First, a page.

With Beijing opening up a new airport last month, the city is taking steps to join a list of cities that have multiple airports handling 50 million or more airline seats in a year. Although it’s not uncommon for cities to have more than 1 airport, there are only 5 cities in the world that have 2 mega airports.
They are (listed in order of routes operated).
- New York (JFK, EWR)
- London (LHR, LGW)
- Bangkok (BKK, DMK)
- Shanghai (PVG, SHA)
- Tokyo (HND, NRT)
I had actually entirely forgotten about Bangkok’s second airport, even though I’ve flown out of it before. Also, although initially I didn’t think it was fair to count Newark since it’s technically in another state, EWR is actually only half the distance away from NYC as compared to how far Narita is from downtown Tokyo.
There are a few cities that are close to joining this list, including:
- Chicago (ORD, MDW)
- Paris (CDG, ORY)
- Istanbul (IST, SAW)
- Seoul (ICN, GMP)
Generally speaking, larger airports tend to have the flagship routes and lounges, although secondary airports can be quieter and easier to navigate. I’d probably prefer the larger airports, although I’m excited to check out ORY for the first time in April
The Wall Street Journal just released it’s list of the best and worst U.S. airports for 2019, with Phoenix Sky Harbor International Airport receiving the number 1 spot for large airports.
The Wall Street Journal used 15 metrics to determine the rankings, which included operations, dining options, and on-time departures and arrivals.
Rounding out the top 5 are Denver (DEN), Fort Lauderdale (FLL), Detroit (DTW), and Orlando (MCO).
The top 5 worst large U.S. airports, ranked in descending order, are Chicago O’Hare (ORD), Miami (MIA), Philadelphia (PHL), New York (JFK), and Newark (EWR). Adding insult to injury for NYC-based travelers, New York LaGuardia (LGA) was ranked as the worst mid-sized airport in the U.S.
What do you think of these rankings? Let me know in the comments!
San Francisco’s interim mayor, Mark Farrell, signed a bill into law today to officially name the new Terminal 1 at San Francisco International Airport (SFO) after former mayor and gay rights activist Harvey Milk.
According to SFGate, the Harvey Milk Terminal will not be open for a few years — until at least summer of 2019 — as SFO undergoes a $2.4 billion rebuild.
I’m excited for this change and look forward to checking out the new terminal when construction is completed!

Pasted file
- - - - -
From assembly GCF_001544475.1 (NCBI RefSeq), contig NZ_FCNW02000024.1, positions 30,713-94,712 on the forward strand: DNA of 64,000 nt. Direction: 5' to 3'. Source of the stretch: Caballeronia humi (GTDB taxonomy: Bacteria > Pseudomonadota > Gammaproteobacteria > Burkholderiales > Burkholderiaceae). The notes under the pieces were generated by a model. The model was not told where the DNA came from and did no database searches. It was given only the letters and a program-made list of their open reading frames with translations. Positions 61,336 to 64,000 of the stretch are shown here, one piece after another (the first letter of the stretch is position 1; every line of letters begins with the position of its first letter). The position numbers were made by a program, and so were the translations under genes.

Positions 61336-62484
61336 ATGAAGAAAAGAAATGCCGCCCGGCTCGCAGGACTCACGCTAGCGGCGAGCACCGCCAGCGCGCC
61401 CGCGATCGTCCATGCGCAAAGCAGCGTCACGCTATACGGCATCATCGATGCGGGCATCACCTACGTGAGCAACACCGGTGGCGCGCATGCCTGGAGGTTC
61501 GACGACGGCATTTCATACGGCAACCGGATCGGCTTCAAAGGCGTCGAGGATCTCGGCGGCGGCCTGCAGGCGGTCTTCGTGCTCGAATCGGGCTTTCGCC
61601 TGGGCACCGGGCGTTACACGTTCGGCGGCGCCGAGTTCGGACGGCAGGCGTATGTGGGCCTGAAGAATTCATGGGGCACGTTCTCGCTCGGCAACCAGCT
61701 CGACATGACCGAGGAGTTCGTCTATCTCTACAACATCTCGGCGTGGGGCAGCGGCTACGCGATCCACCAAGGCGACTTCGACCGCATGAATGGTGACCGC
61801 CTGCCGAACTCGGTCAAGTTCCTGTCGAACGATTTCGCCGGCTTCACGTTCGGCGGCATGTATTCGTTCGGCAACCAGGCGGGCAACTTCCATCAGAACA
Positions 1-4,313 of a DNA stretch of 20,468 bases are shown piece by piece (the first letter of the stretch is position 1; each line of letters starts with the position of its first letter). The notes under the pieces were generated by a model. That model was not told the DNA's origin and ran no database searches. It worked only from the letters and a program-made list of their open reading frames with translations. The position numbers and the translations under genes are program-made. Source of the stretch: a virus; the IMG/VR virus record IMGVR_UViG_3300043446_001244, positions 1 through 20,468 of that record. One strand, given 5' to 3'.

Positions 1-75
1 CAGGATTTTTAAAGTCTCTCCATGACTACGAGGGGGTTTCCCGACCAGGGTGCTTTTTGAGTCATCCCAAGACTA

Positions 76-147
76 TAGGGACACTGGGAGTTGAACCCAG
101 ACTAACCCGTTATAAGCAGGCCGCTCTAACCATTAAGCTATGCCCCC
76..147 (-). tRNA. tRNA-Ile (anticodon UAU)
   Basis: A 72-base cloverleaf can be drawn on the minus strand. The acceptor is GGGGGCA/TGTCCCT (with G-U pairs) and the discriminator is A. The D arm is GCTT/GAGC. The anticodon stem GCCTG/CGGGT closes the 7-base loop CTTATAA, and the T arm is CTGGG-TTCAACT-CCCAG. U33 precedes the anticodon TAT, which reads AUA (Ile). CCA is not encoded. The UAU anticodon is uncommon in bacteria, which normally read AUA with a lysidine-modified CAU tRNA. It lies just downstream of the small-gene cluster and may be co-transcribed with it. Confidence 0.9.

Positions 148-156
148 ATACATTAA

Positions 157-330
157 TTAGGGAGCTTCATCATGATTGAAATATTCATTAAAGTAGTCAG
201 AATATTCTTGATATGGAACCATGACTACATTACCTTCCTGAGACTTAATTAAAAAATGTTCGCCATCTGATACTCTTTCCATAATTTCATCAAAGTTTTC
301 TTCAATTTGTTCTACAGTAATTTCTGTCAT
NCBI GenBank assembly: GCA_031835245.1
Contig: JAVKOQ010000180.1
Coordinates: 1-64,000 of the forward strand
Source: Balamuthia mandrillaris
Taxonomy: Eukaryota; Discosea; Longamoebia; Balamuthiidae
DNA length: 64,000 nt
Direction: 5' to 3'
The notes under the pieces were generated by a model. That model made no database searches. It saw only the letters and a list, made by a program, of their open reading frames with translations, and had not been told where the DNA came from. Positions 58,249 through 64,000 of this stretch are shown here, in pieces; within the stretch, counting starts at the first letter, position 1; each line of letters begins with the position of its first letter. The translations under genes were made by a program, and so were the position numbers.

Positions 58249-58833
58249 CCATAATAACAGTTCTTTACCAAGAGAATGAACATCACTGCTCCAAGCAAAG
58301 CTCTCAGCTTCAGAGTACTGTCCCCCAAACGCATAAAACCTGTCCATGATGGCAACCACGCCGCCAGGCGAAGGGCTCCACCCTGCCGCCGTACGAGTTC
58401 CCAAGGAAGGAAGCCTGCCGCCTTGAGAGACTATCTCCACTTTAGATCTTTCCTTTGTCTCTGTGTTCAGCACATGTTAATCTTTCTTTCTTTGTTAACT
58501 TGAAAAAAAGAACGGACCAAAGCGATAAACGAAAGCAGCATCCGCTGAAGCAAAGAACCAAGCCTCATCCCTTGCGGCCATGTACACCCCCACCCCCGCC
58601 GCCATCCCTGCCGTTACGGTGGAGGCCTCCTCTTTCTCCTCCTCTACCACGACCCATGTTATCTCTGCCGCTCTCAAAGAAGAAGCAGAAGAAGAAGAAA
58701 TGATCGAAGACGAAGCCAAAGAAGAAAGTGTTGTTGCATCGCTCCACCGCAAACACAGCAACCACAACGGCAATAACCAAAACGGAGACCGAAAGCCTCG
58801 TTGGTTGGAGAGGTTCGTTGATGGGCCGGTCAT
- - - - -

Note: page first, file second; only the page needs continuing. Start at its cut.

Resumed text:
I found an amazing deal from LAX to Tokyo (Narita) for the cherry blossom festival. There was one “problem,” though – I live in San Francisco.
Having traveled to LAX often, I decided I would book a 7am flight (landing shortly after 8am), which would leave me plenty of time to connect to the Tom Bradley International Terminal (TBIT) at LAX. However, due to what the pilot called “a whole in the runway” at LAX, my flight was delayed and we didn’t land until 10:15am.
Having never traversed from Terminal 7 to TBIT before, and reading horror stories online, I was afraid I would miss my flight.
Luckily, it turns out that you can now connect between all terminals at LAX and TBIT without going through security again. If you land in either Terminal 7 or 8 (basically, United), head to gate 71A and you will see signs leading you to all other terminals.
To make sure I would make it on time, I walked as fast as I could and got a mild case of shin splints.
It took me exactly 20 minutes to travel from Terminal 7 to TBIT, including getting slightly lost once, and arriving at the gate sweating. Of course, my boarding ended up being delayed, but I was happy to make it with plenty of time to spare and am currently awaiting boarding to head to Tokyo!
Wingz, a ride-sharing service similar to Uber and Lyft, but which focuses on pre-arranged rides to airports, announced today that it would be offering free rides to those directly affected by America’s new travel ban.
In a statement e-mailed to customers, Wingz said,
“You’ve certainly heard about the recent closure of our borders to the incoming flow of travelers from seven different, predominantly Muslim, countries. One of the fundamental missions at Wingz has always been to create and foster lasting relationships between our riders and drivers, regardless of their faith, values, or nationalities. We at Wingz support the tenants of inclusivity that America was founded upon and want to assist those adversely affected in these precarious times.
That’s why throughout the month of February, we’re offering free rides from airports to those who were directly affected by the travel ban and are now able to re-enter the country (in any market where we offer service). Please contact us directly at email@example.com and we will help you—or someone you know who is impacted—set up a ride home.”
I’ve used Wingz a number of times, and usually get one-way trips to SFO from the city for between $20-31. Though sometimes more expensive than other ride-sharing apps, it’s convenient to set up a pick-up in advance, and I’ve always had excellent experiences. Wingz is available at airports around the country, including Austin, Phoenix, Los Angeles, Houston, Dallas, and Seattle.
This may have been political and in response to the #DeleteUber trend; but, regardless of their reasons, I think this is ultimately a great gesture.
You can sign up for Wingz using this link.